The Town Council on Monday night unanimously approved more than $7,000 in equipment purchases for the Police Department, which includes eight body cameras that soon will be worn by every police officer while on duty.

Interim Police Chief Richie Johnson told council members that purchasing the standalone body cameras is a cheaper alternative to outfitting every police vehicle with dash cameras.

“It would cost you $5,000 to $6,000 a pop for the dash cameras — and we used to have them, but they weren’t maintained,” Johnson told the council. “These offer more versatility, and they’re not as limiting.”

The town is spending $3,236 on the eight body cameras from Taser International.

Officers will be able to clip the cameras to their shirts or belts. The tiny cameras have 12-hour battery lives and 130-degree lenses that capture a wide vantage point.

An officer would have to activate the camera’s recording features, which Johnson previously said backtracks at least 30 seconds to capture the actions leading up to any incident.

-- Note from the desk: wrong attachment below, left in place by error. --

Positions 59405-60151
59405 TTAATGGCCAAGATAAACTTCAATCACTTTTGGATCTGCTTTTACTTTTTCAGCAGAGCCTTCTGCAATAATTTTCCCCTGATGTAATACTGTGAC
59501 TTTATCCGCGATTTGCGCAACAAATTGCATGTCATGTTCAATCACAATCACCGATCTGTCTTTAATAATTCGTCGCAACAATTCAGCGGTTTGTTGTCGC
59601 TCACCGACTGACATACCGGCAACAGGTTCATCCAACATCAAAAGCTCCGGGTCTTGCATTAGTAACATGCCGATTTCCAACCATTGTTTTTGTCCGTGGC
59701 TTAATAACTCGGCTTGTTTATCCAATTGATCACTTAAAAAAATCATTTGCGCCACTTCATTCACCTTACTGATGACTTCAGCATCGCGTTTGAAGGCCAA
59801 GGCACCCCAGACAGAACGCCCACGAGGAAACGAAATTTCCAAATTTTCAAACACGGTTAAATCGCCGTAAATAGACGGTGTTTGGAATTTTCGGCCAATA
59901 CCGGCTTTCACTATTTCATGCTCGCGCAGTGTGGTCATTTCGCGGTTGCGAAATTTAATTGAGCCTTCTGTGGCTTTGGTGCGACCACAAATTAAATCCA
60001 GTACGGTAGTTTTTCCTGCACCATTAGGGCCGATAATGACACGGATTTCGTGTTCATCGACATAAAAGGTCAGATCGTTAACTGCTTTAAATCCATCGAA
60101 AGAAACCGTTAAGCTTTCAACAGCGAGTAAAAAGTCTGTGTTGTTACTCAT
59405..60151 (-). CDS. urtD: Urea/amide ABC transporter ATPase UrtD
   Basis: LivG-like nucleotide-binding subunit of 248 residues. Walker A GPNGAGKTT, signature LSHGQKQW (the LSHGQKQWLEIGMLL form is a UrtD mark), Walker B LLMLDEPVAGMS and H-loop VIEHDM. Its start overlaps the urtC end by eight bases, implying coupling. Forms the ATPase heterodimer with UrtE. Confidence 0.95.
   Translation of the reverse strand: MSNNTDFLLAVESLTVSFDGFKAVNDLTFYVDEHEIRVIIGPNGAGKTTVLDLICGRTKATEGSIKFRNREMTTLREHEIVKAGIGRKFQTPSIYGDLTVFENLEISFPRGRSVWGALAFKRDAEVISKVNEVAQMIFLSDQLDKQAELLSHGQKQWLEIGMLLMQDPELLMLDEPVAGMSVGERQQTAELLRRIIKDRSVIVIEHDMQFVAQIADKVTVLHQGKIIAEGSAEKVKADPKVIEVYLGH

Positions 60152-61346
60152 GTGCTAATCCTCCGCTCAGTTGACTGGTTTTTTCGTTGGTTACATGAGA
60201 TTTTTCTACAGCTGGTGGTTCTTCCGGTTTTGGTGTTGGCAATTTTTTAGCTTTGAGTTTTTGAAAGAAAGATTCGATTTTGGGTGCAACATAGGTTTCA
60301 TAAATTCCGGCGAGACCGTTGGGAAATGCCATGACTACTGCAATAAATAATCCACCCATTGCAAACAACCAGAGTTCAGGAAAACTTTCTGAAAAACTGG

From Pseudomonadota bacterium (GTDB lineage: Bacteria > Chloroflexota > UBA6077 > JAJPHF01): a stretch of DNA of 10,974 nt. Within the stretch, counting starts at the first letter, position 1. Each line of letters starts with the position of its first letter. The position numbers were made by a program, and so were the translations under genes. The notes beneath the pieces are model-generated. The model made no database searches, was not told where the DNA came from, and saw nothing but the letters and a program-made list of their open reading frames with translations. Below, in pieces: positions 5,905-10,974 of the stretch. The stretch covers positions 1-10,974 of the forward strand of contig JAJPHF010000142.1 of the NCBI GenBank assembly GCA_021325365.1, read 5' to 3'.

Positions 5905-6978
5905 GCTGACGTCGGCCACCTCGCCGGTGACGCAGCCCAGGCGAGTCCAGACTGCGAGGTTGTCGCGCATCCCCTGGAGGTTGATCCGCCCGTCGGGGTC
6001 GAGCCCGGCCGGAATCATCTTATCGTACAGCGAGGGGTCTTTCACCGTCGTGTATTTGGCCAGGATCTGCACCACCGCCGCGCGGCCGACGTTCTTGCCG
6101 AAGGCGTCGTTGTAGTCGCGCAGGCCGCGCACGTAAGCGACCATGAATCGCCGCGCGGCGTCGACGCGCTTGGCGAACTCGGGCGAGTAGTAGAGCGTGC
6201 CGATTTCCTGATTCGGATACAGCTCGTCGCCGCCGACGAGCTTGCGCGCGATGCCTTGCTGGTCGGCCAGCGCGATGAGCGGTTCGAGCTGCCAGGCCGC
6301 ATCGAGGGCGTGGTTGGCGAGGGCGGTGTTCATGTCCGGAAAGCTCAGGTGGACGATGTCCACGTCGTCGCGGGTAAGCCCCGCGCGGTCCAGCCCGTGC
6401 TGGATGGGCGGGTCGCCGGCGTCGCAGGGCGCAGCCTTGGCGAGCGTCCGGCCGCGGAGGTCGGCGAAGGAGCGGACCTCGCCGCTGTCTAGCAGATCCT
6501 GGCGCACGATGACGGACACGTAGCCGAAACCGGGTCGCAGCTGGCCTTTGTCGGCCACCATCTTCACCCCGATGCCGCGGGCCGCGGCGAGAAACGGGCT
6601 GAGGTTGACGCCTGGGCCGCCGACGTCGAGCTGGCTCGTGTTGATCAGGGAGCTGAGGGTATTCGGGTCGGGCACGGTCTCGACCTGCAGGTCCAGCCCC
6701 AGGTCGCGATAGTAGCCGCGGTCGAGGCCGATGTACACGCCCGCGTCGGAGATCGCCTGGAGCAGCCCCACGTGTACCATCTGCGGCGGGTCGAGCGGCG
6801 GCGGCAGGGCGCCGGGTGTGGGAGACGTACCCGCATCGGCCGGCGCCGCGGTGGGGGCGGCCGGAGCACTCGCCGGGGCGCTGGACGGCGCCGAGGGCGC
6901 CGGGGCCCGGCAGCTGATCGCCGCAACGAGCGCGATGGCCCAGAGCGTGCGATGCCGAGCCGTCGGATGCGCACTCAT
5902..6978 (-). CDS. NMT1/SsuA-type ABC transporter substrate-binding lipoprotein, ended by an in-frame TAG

Recorded footage is then downloaded daily and will be stored on the Police Department’s computer for future reference.

Johnson said the town should receive the cameras in about two weeks.

The Town Council likely will need to amend the Police Department’s policy manual to mandate officers actually use the cameras during police stops.

“That was my concern when you first presented the idea,” Mayor Pro Tem Scot Rhodes told Johnson. “If we don’t have a policy in place … what’s the use in having them?”

Johnson said it will probably take officers about two months to get used to having the body cameras and activating them. But he assured council members that activating the body cameras during every call will get as routine as officers fastening their seat belts every time they drive.

“It’s up to the citizens and the council to hold their feet to the fire about using them,” Johnson said.

The council also approved spending an additional $3,829 to buy eight new 12-gauge shotguns for the Police Department.

Johnson said the new shotguns will replace the department’s current inventory of shotguns, which have varying gauges and features.

“Nothing is uniform; it’s the weirdest thing I’ve ever seen,” Johnson said. “You need to be able to grab the next person’s weapon and have it feel the same and be the same as yours.”

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